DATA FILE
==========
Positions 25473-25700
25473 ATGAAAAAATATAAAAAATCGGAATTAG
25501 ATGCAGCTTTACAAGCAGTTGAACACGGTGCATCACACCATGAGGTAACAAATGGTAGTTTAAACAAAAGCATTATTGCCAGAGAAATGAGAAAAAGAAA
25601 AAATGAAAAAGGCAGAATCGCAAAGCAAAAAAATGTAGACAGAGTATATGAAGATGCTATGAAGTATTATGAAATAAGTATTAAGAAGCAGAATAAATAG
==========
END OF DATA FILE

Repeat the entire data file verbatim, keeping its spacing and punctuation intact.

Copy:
Positions 25473-25700
25473 ATGAAAAAATATAAAAAATCGGAATTAG
25501 ATGCAGCTTTACAAGCAGTTGAACACGGTGCATCACACCATGAGGTAACAAATGGTAGTTTAAACAAAAGCATTATTGCCAGAGAAATGAGAAAAAGAAA
25601 AAATGAAAAAGGCAGAATCGCAAAGCAAAAAAATGTAGACAGAGTATATGAAGATGCTATGAAGTATTATGAAATAAGTATTAAGAAGCAGAATAAATAG